All The Books I Can Read

1 girl….2 many books!

Review: The Fifth Avenue Artists Society by Joy Callaway

on January 2, 2017

fifth-avenue-artists-societyThe Fifth Avenue Artists Society
Joy Callaway
Allen & Unwin
2016, 354p
Copy courtesy of the publisher

Blurb {from the publisher/}:

The Bronx, 1891. Virginia Loftin, the boldest of four artistic sisters in a family living in genteel poverty, knows what she wants most: to become a celebrated novelist despite her gender, and to marry Charlie, the boy next door and her first love.

When Charlie instead proposes to a woman from a wealthy family, Ginny is devastated; shutting out her family, she holes up in her room and turns their story into fiction, obsessively rewriting a better ending. Though she works with newfound intensity, literary success eludes her-until she attends an elite salon hosted at her brother’s friend John Hopper’s Fifth Avenue mansion. Among painters, musicians, actors, and writers, Ginny returns to herself, even blooming under the handsome, enigmatic John’s increasingly romantic attentions.

But just as she and her siblings have become swept up in the society, Charlie throws himself back into her path, and Ginny learns that the salon’s bright lights may be obscuring some dark shadows. Torn between two worlds that aren’t quite as she’d imagined them, Ginny will realise how high the stakes are for her family, her writing, and her chance at love.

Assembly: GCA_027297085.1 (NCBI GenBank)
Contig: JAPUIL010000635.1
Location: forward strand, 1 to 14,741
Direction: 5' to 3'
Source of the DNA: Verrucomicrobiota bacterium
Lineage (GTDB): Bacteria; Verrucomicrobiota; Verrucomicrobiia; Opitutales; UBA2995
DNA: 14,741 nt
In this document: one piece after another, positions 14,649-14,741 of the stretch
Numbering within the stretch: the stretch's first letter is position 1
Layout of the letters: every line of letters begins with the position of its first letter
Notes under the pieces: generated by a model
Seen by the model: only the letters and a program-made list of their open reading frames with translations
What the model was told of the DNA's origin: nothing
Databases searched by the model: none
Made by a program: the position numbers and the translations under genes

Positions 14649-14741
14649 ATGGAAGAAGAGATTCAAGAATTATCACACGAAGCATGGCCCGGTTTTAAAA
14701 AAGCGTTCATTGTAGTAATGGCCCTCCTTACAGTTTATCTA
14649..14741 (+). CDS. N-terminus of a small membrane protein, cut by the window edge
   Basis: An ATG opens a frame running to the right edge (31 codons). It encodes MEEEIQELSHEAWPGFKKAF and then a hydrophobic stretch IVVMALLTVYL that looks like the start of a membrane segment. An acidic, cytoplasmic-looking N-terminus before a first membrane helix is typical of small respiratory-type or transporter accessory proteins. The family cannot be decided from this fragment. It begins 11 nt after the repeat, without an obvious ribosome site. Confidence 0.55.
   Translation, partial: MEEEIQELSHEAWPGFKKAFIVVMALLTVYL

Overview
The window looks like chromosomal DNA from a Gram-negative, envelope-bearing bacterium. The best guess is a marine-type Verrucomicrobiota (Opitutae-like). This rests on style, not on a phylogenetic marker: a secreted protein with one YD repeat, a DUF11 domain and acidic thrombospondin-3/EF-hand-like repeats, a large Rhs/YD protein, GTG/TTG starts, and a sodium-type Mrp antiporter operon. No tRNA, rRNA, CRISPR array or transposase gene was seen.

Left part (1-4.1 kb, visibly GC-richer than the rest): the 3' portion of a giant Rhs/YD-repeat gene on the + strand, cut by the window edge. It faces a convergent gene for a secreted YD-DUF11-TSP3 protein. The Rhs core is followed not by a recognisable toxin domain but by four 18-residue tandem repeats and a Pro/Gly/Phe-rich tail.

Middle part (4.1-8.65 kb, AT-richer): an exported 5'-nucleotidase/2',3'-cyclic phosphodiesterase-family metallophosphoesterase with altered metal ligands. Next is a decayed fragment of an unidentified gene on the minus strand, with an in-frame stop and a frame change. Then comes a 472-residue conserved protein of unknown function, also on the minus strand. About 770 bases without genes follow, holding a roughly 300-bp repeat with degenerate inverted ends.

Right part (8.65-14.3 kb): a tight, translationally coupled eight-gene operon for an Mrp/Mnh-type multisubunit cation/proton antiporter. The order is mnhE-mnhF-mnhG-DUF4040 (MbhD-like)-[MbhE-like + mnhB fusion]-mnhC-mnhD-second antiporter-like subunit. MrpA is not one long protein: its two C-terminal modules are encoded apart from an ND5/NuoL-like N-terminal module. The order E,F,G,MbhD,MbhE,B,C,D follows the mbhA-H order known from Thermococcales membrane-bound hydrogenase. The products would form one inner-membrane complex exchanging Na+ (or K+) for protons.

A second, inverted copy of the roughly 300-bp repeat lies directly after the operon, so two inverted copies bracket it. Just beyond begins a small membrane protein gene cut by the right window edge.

From the blurb, this sounded like a book that was right up my alley. Loved the sound of the setting – the Bronx in 1891 and a family that although well bred, were living basically in poverty. There’s a lot of artistry in the family but the girls have few prospects for marriage due to their poor financial situation. Virginia has been in love with Charlie, the boy next door, since she was a child and she has good reason to believe that it’s not unrequited. She expects Charlie to propose – he’s the artist to her writer, the two of them making a team. However Charlie stuns her and breaks her heart when he proposes to a wealthy woman instead.

And herein lies the biggest problem for me with this book – Charlie.

He was boring. A wet blanket who took the ‘easy’ way out and proposed to a woman he didn’t love, shattering the one he did, for financial reasons. Because the book begins when this occurs and we really only get a couple of flashbacks, to be honest, I couldn’t understand at all why Virginia was so in love with him. There was nothing that particularly stood out about him, that made him seem exceptional. His most defining characteristic was that he turned his back on a poor happiness in order for rich misery. And if that wasn’t bad enough, he continued to attempt to hang around on the periphery of Virginia’s life. The way in which Virginia went to pieces after Charlie proposed to someone else dragged out until I just wanted to shake her and tell her to have some self-respect. And he continues to draw out this situation by coming around every day, trying to see her – as if there’s anything he could say that would make her feel better.